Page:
After Shaky Start, Djokovic Rallies Past Carreno Busta At Roland Garros
There were scary moments for World No. 1 Novak Djokovic in his Roland Garros quarter-final against Pablo Carreno Busta. But despite visibly struggling with his left arm early on Wednesday evening, the Serbian triumphed 4-6, 6-2, 6-3, 6-4.
The 2016 champion only lost 25 games en route to the last eight in Paris, a personal best. But it was clear he was in for a battle early against the 17th seed, launching many unforced errors and massaging — or, in some case hitting — his left arm on nearly every changeover in the first set. Following treatment from an ATP physio following the set, Djokovic settled in and charged into his 10th Roland Garros semi-final.
"I definitely didn't feel great coming into the court today," said Djokovic, noting he was dealing with neck and shoulder issues. "I don't want to take away anything from his good performance. Especially for a set-and-a-half he was the better player, dictating play. I was very neutral.
"I didn't have much energy really... in my legs or movement or game itself. It took me about a set-and-a-half to really get comfortable and start really playing the way I should."
Even if he wasn't physically at 100 per cent, Djokovic battled hard, pumping himself up with roars throughout the match. As the match wore on, he played relatively clean tennis and found a rhythm on return to scrape past the indefatigable Spaniard after three hours and 10 minutes.
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"It was really anybody's game. It was so close," Djokovic said. "He had his chances. I had my chances. It was a very even match even though it was three sets to one."
The first indication something was amiss for the 33-year-old was when he walked on Court Philippe-Chatrier with tape on his neck. Djokovic showed his discomfort by trying to adjust his arm between points.Carreno Busta took full advantage at the start of the match, playing solid tennis and placing balls deep in the court to force Djokovic to beat him, which he wasn't able to do in the first set. The 17-time major champion landed only 40 per cent of his first serves in the opener, indicating issues with his service toss. Early in the second set, he gingerly hit an overhead.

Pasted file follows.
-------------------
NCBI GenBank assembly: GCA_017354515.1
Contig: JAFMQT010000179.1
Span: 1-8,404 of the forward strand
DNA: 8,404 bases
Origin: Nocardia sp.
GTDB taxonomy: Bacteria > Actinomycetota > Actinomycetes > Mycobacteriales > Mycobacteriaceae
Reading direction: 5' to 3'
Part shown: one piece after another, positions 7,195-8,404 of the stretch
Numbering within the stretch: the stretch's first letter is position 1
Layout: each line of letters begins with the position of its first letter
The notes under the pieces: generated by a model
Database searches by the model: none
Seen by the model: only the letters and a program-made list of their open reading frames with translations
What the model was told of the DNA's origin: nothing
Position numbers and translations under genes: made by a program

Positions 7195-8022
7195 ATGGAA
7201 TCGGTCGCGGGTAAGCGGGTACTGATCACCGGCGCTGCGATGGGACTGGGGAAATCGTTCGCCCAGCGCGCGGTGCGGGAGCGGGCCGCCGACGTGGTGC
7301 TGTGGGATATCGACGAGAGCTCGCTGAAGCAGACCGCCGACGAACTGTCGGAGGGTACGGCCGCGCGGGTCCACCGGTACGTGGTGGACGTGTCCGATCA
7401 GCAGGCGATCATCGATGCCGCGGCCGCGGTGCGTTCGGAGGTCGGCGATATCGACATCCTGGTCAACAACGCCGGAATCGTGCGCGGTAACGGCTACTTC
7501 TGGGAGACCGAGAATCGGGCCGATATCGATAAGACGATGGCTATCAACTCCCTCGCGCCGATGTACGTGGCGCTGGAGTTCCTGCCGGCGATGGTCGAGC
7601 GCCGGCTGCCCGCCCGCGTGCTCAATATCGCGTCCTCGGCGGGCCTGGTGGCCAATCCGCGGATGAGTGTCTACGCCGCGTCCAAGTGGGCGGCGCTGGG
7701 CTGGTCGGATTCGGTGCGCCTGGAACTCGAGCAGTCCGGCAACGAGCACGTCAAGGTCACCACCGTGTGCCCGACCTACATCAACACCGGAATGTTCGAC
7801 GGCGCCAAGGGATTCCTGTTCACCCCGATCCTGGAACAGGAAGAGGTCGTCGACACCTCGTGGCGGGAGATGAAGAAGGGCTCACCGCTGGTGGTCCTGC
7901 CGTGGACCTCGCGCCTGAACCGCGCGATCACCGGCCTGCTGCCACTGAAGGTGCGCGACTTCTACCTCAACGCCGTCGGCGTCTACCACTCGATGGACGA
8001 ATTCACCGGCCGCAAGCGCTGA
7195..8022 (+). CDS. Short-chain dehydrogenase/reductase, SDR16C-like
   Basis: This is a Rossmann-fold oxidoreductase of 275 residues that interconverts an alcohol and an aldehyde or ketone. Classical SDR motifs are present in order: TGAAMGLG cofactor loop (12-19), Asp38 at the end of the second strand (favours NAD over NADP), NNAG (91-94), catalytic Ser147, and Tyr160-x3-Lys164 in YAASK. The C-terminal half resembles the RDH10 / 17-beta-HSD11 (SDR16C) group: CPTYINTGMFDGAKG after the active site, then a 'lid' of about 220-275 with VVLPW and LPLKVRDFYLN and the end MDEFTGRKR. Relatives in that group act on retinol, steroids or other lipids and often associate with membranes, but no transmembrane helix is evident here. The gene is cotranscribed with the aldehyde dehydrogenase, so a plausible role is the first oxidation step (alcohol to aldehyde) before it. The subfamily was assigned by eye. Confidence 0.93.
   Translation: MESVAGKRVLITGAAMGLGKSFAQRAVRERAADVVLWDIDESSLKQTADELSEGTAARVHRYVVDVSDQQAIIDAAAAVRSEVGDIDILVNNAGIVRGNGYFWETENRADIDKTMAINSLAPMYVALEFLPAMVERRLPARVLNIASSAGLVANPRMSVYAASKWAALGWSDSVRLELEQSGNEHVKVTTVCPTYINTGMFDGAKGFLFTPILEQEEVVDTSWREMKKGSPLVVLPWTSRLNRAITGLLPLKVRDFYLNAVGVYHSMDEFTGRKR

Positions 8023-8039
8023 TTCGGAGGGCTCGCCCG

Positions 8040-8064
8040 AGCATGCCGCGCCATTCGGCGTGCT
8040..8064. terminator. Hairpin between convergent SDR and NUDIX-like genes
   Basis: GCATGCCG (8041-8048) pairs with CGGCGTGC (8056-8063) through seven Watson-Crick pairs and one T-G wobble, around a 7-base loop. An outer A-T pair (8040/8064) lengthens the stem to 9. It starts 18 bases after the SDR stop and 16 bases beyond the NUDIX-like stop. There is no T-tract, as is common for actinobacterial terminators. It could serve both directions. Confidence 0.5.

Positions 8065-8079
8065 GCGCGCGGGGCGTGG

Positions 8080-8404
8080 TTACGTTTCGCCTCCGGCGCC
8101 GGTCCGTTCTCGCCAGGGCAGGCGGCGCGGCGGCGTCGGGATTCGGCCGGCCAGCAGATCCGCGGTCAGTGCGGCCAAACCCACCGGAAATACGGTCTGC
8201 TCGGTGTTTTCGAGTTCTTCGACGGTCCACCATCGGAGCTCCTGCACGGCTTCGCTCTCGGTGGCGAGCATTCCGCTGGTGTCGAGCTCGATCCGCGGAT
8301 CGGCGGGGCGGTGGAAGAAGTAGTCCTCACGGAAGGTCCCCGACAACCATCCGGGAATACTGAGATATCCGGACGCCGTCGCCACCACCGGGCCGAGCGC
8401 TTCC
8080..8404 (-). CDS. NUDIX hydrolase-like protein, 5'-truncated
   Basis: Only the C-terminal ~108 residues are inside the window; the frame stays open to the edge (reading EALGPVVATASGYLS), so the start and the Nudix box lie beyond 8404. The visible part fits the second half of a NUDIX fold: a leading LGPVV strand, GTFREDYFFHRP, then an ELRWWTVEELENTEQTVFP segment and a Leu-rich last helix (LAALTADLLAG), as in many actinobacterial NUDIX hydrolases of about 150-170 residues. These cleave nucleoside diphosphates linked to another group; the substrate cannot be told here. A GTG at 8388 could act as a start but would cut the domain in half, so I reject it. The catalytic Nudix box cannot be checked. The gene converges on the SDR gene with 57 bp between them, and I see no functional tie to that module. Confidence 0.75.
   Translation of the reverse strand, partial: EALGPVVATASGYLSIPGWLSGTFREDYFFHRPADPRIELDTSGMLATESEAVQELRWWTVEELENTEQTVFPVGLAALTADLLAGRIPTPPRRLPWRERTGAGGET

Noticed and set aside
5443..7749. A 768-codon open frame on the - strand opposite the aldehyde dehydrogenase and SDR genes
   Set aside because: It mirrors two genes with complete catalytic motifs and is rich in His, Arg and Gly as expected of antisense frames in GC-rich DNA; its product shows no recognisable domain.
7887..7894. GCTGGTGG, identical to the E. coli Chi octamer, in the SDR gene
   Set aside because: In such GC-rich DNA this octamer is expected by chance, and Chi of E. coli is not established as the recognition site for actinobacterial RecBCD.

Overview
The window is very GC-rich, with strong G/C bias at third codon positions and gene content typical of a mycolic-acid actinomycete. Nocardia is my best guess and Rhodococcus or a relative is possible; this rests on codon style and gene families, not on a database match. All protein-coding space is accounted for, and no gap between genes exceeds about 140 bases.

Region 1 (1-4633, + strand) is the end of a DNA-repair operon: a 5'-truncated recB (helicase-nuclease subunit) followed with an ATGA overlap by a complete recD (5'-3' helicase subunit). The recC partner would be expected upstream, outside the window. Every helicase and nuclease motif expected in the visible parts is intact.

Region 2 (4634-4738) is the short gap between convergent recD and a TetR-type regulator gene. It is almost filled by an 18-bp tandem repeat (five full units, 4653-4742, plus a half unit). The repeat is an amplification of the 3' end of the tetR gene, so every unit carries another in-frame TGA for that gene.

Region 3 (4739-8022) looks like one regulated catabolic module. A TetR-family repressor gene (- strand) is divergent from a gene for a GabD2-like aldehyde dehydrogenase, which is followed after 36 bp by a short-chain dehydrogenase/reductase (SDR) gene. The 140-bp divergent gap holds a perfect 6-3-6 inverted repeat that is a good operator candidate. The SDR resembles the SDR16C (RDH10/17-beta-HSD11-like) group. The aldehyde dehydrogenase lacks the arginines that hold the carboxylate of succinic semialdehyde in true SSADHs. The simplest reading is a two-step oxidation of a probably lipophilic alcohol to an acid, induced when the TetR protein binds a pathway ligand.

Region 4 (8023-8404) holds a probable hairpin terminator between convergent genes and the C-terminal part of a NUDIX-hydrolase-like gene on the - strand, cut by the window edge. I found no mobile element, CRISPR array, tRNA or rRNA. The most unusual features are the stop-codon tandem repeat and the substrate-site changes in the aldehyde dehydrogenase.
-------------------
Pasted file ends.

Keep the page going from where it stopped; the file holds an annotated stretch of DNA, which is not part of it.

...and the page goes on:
But Djokovic quickly regained his form, making 70 per cent of his first deliveries in the second set and significantly reduced his error count for the rest of the match. The top seed only made seven unforced errors in the second and began playing with more margin, showing a willingness to hang in longer rallies with the 17th seed.
In the first game of the third set, the Serbian faced two break points. He let out massive screams knowing that was a pivotable moment. Djokovic held on and then broke with a backhand drop shot, sprinting to a 3-1 lead.
Carreno Busta did not go away, getting back on serve with a forehand winner. But Djokovic was the more consistent player, while also being more aggressive. Once again the Serbian made just seven unforced errors in the third set, putting a lot of pressure on the Spaniard in key moments.
"[The] match turned around quickly. [It was about a] few points here and there," Djokovic said. "I saved some break points mid-third set that were crucial, obviously going two sets to one up."
Carreno Busta faced an uphill battle from there and he got broken by being too cute with a forehand shovel only feet from the net. Serving in the next game at 4-3, Djokovic let slip his concentration momentarily, and he had to face three break points. But a forehand dink lob, impatience from the Spaniard and a big forehand got Djokovic out of trouble. He closed out his triumph with a curling cross-court forehand, marking his 53rd winner of the evening.
Djokovic will next face reigning Nitto ATP Finals champion Stefanos Tsitsipas, who ousted Hamburg European Open champion Andrey Rublev in straight sets. Djokovic leads their ATP Head2Head series 3-2, but the Greek's two victories have come at ATP Masters 1000 events. This will be their first clash at a Grand Slam.